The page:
What is a Malinois?

The Malinois is the short-coated variety of the Belgian Shepherd Dog.  They are fawn colored with a black mask.  In the United States they have been shown as a separate breed since 1959. Dogs are 24 to 26 inches at the shoulder and weigh 60 to 80 pounds. Bitches are 22 to 24 inches and weigh 40 to 60 pounds. This is a “high energy” dog that does best when it has a definite purpose in life. It is generally not a dog for the novice dog owner, for, while it is extremely trainable, it does not do well with poor or insufficient training.

What is correct Malinois temperament?

Correct Malinois temperament can range from bold and friendly to reserved and aloof with strangers.  It is important to recognize, however,  that aloofness is very different from a fearful or aggressive temperament, which is always incorrect.

Good temperament starts with good breeding.  It is enhanced by a positive bond with the owner and by good socialization during the puppy period, including exposure to new locations, meeting people active in various activities, and walks on leash in familiar and unfamiliar locations. Snapping, growling, backing away or bolting with a “don’t touch me!” attitude is undesirable behavior in a Malinois.  It should never be rewarded at any level in the show ring.

Some Malinois puppies go through temporary emotional phases in their first year and may occasionally act silly, out-of-control, overly exuberant, fidgety or suspicious.  A well-bred and well-socialized Malinois will quickly outgrow these behaviors and a judge should be forgiving of them in a puppy.   Fearful or aggressive behavior in an adult Malinois is never acceptable.

What kind of home is suitable for a Malinois?

An owner who gets the most out of his or her Malinois is usually one who has had some previous experience of dog ownership and dog training. Even so, many new owners are not prepared for the high degree of “intensity” in this dog’s personality. Whatever they do, they do to the maximum: whether that be work, play, or just adoring you, their master. The Malinois likes to be included in all your activities, so if you like jogging, hiking, running, biking, obedience, out-of-door activities, or just spending a lot of time with your dog, then the Malinois may be a good choice for you. However, if you often work extended hours, must travel frequently, or have other activities that often keep you away from your dog, then this is definitely not the breed for you.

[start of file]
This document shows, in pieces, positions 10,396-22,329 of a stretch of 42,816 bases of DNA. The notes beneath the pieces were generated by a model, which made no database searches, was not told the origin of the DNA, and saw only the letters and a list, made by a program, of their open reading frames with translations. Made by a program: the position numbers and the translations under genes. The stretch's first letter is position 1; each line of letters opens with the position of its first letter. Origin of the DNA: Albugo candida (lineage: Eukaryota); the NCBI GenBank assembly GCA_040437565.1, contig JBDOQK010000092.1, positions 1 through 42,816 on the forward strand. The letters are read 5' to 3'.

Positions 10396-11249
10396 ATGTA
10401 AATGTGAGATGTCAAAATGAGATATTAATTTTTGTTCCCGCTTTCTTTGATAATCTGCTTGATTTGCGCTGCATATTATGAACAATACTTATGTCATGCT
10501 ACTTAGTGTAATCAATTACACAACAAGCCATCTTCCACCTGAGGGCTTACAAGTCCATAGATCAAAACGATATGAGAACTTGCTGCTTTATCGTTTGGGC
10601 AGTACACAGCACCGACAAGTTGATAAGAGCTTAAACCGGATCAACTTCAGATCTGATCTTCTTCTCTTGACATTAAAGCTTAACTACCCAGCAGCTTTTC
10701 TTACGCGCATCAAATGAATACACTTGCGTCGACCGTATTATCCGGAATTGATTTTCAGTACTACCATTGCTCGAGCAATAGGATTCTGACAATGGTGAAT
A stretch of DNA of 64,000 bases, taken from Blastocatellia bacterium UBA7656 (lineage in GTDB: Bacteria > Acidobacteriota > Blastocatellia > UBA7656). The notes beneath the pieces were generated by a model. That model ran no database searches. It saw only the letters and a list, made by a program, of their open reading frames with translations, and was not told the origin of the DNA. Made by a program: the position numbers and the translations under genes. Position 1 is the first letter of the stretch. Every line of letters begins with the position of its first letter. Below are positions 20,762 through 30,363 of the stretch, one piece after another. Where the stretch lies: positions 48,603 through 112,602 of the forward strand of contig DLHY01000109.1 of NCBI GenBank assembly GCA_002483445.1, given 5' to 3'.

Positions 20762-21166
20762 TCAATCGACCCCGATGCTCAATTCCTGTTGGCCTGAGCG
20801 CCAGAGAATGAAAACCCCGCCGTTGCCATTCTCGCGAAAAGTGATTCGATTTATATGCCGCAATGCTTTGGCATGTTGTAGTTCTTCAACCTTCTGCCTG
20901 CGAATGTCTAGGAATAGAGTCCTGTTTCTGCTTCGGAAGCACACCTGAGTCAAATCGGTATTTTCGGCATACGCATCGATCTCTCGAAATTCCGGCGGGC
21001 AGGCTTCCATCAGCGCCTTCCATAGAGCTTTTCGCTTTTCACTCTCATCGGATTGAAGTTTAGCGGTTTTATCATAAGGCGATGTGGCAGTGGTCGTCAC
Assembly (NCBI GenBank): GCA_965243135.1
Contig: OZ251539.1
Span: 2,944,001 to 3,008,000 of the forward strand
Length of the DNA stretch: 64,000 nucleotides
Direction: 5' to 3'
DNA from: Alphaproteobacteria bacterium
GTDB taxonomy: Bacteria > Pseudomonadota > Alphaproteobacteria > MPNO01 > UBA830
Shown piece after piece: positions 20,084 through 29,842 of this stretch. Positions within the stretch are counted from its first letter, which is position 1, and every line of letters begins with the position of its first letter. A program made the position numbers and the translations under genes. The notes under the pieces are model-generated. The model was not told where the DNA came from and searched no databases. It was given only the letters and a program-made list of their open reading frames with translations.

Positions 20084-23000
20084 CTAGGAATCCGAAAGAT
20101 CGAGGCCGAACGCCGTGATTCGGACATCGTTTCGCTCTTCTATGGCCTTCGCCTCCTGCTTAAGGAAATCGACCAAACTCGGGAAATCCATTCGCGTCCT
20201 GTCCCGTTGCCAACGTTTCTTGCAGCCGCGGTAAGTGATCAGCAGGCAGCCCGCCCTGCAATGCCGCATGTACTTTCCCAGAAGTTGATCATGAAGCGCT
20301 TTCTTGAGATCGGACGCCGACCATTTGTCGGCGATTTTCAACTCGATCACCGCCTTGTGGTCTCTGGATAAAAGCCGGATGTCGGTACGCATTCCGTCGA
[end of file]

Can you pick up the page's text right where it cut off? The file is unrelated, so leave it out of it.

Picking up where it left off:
What kind of training does the Malinois need?

The Malinois is an active, intelligent dog that requires early exposure to different people and dogs so that he will be accepting of them when he grows up. The Malinois also requires training to control his high energy and exuberance and channel them into useful activities. A puppy socialization or puppy kindergarten class is recommended for Malinois puppies. First-time Malinois owners are often amazed and delighted at how quickly these dogs learn and how sensitive they are to corrections, but these same traits can get them into trouble if their owner fails to take the time to train them properly, or combines harsh corrections with poor training techniques.

What activities do Malinois excel at?

Just about anything their master asks them to do! There is almost nothing a Malinois won’t try if encouraged by his master. These dogs excel at obedience, tracking, agility, flyball, herding, showing, Schutzhund and other protection sports, search and rescue, police work, and just about anything else a dog can do. There are even Malinois who lure course! These dogs are described by professional trainers as having high “play drive” which means that everything is a game to them, and they love games!

Are Malinois aggressive?

In its origins as a herding and general farm dog, the Belgian Malinois was able to defend its master and its master’s home and the same is true today.  However, a well-bred, well-socialized, and well-trained dog will calmly evaluate every situation and use good judgment in responding. It should not be aggressive or nervous in its attitude towards strange people or situations. Dogs with poor temperaments or who have been poorly socialized or trained, however, may be “shy-sharp” — snapping or growling out of fear or aggression. For this reason, it is important to buy your Malinois from a breeder who produces dogs with good temperament and to get your puppy used to meeting new people and dogs early in life, so that he will have a relaxed and accepting attitude towards them when he grows up.

Are Malinois good with children?

Yes, particularly if they are raised with them. If they are not raised with children, they should be given ample opportunity when young to meet and interact with children. Remember, however, that this is a relatively large, very active, very quick-to-respond dog. As with any such dog, they should never be left unsupervised with very small, or unruly children.

What kinds of health problems do Malinois have?

Malinois are generally healthy dogs, living an average of 10 to 12 years.  Although the incidence is low, genetic problems such as hip and elbow dysplasia are known to exist in the breed.  Evaluation and registration of dogs is available through Orthopedic Foundation for Animals, Ontario Veterinary College and Penn Hip.  ABMC also recommends that all breeding stock pass an eye exam.  Results of all health clearances can be checked through the OFA website http://www.offa.org/ .

How can I learn more about Malinois?

  • Visit a local dog show and talk with Malinois owners
  • Contact breeders listed on the ABMC Breeder Referral List. These breeders have signed the ABMC Breeder Code of Ethics.  We suggest you talk with at least 3 breeders before acquiring a Malinois